The “Al Jazeera” website dealt with the issue of protective masks against the “Corona” virus and the environmental danger it poses, and here are the highlights of the report:
Since the outbreak of the Corona pandemic at the beginning of last year 2020; Face masks – and other means of personal protection that are used to prevent the emerging virus – have become an indispensable necessity for humans in general, and for health workers in particular, and with the increasing demand for disposable face masks, N95. ; It has become clear to the public that these masks have huge financial and environmental damages.Does the mask lead to suffocation with carbon dioxide?
It is estimated that the Corona pandemic causes medical waste of no less than 7,299 tons per day, and most of it consists of disposable face masks, even with the decline in the severity of the pandemic in some countries of the world; It is still expected that medical workers will continue to wear these masks for most of their work hours.A recent study conducted by the Massachusetts Institute of Technology to investigate the financial and environmental effects of using different types of face masks revealed that it is possible to reduce this cost significantly by using the types of masks that can be worn more than once.
This study demonstrated that sterilizing N95 masks – so that health workers can use them for more than one day – can reduce the environmental and financial damages of these masks by at least 75%, compared to using a new mask when dealing with each patient.
Giovanni Traverso, a gastroenterologist and researcher at the Massachusetts Institute of Technology, says that using protections that can be used more than once will not only lead to a significant reduction in expenses, but will also significantly reduce waste.
The study, which was reported in the British Medical Journal Open, concluded that the use of N95 face masks made of silicone may help to further reduce the amount of medical waste. Traverso and his research team are developing such masks, which are not currently available on the market.
In the early stages of the Corona outbreak, there was a shortage of “N95” masks, and medical workers in many hospitals were forced to wear one face mask throughout the day instead of changing the mask when dealing with each patient, and later, some hospitals began using Systems to sterilize masks with hydrogen peroxide vapor, which allowed wearing one mask for several days.
Last year, Traverso and his colleagues began developing reusable “N95” masks made of silicone with an air filter that could be changed or sterilized after use, and these masks were equipped so that they could be sterilized by heat or bleaches in order to be used more than once.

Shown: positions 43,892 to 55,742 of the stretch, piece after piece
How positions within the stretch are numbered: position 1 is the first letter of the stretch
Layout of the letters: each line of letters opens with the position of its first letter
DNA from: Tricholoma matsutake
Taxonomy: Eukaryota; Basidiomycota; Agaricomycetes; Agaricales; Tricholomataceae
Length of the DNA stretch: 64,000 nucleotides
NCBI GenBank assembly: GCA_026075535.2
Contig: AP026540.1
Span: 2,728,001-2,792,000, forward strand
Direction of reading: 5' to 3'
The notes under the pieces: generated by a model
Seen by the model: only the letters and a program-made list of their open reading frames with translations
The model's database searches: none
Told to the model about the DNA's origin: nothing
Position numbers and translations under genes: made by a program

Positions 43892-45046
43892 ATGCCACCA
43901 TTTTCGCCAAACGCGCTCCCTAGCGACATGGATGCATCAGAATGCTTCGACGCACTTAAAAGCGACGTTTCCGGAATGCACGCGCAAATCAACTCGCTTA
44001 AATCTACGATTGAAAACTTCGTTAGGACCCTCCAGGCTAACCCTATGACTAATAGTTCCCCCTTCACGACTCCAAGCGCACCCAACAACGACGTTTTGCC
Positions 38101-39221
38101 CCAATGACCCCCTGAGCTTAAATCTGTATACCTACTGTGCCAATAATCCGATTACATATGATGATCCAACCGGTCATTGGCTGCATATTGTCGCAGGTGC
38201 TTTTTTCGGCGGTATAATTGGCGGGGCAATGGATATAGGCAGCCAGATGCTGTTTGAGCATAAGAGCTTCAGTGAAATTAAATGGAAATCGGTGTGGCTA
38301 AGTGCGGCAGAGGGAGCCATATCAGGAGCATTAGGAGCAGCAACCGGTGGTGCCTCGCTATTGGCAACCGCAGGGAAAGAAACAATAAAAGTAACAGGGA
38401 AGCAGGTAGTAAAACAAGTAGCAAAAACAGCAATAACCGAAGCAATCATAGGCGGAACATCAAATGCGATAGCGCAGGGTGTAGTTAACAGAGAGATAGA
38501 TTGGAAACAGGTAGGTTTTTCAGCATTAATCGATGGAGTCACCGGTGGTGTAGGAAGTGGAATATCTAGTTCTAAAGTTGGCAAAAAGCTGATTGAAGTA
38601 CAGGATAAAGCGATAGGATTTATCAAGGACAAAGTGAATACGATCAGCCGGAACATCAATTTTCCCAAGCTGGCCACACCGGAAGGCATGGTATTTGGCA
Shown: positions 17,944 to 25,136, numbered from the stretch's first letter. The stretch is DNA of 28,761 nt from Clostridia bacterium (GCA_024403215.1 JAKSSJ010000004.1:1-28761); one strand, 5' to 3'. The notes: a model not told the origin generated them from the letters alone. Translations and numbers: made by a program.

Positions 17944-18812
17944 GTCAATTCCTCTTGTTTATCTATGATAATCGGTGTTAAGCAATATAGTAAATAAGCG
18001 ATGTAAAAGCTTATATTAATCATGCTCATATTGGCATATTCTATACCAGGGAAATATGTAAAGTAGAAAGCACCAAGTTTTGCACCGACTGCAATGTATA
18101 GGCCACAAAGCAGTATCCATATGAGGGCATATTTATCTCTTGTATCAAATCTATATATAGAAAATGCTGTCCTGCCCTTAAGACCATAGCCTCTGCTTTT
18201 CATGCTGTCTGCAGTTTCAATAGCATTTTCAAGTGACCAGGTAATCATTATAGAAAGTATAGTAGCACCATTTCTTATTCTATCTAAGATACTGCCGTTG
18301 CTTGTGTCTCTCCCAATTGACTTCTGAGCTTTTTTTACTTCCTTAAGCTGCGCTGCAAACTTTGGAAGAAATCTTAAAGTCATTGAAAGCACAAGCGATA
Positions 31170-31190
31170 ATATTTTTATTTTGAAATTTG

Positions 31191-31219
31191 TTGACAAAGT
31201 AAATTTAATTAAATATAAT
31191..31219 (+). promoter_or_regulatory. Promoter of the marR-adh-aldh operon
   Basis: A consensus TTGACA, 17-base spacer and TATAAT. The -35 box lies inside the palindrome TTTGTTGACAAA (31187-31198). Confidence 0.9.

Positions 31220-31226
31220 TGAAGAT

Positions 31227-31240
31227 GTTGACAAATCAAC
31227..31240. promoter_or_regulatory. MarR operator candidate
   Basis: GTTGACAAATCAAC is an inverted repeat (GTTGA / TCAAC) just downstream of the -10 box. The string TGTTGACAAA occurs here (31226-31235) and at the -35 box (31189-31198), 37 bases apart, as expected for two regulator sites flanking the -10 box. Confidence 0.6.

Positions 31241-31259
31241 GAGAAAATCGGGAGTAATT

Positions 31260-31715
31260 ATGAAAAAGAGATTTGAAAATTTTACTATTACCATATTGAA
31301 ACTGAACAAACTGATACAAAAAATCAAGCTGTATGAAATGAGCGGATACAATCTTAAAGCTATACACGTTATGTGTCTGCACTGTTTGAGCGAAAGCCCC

“Our vision was that if we had a system to reuse masks, we could reduce the cost,” Traverso says – in his statements to the SciTechDaily website, which specializes in science and technology. Disposable face masks have a significant impact on the environment; It takes a very long time to degrade.
During the pandemic, the priority is focused on protecting humans from the virus, and of course this issue remains the priority, but in the long run we have to take care of it and do the right thing, and we must think seriously about reducing the negative effects of these masks on the environment.
As part of the study, the research team at the Massachusetts Institute decided to test more than one scenario for the use of face masks during the pandemic, including wearing the “N95” muzzle to deal with each patient individually, wearing one muzzle throughout the day, or reusing the muzzle. After sterilizing with UV rays or hydrogen peroxide, and finally using one surgical mask throughout the day.
The analyzes showed that if every person working in the medical field in the United States used a new face mask of the “N95” type when examining each patient during the first six months of the pandemic; The total number of masks required will reach 7.4 billion masks at a cost of 6.4 billion dollars, and this will result in 84 million kilograms of waste.
In the case of applying the strategy of using reusable face masks more than once, the study team concluded that this will lead to a significant reduction in cost and waste volume, as if every health care worker uses a used “N95” mask after sterilization by ultraviolet radiation. The cost will drop to between 1.4 billion and 1.7 billion dollars within 6 months, with the volume of waste dropping to between 13 and 18 million tons.
Jacqueline Chu – a physician at Massachusetts General Hospital – confirms that “the face masks are here to stay for the foreseeable future, and therefore it is necessary to integrate the sustainability factor into their use and other personal protection methods that exacerbate the problem of medical waste.”
Despite the role of vaccination campaigns in limiting the spread of the Corona virus, Traverso believes that medical staff will likely continue to use face masks in the near future to prevent, not only from the Corona virus, but from other respiratory diseases with influenza.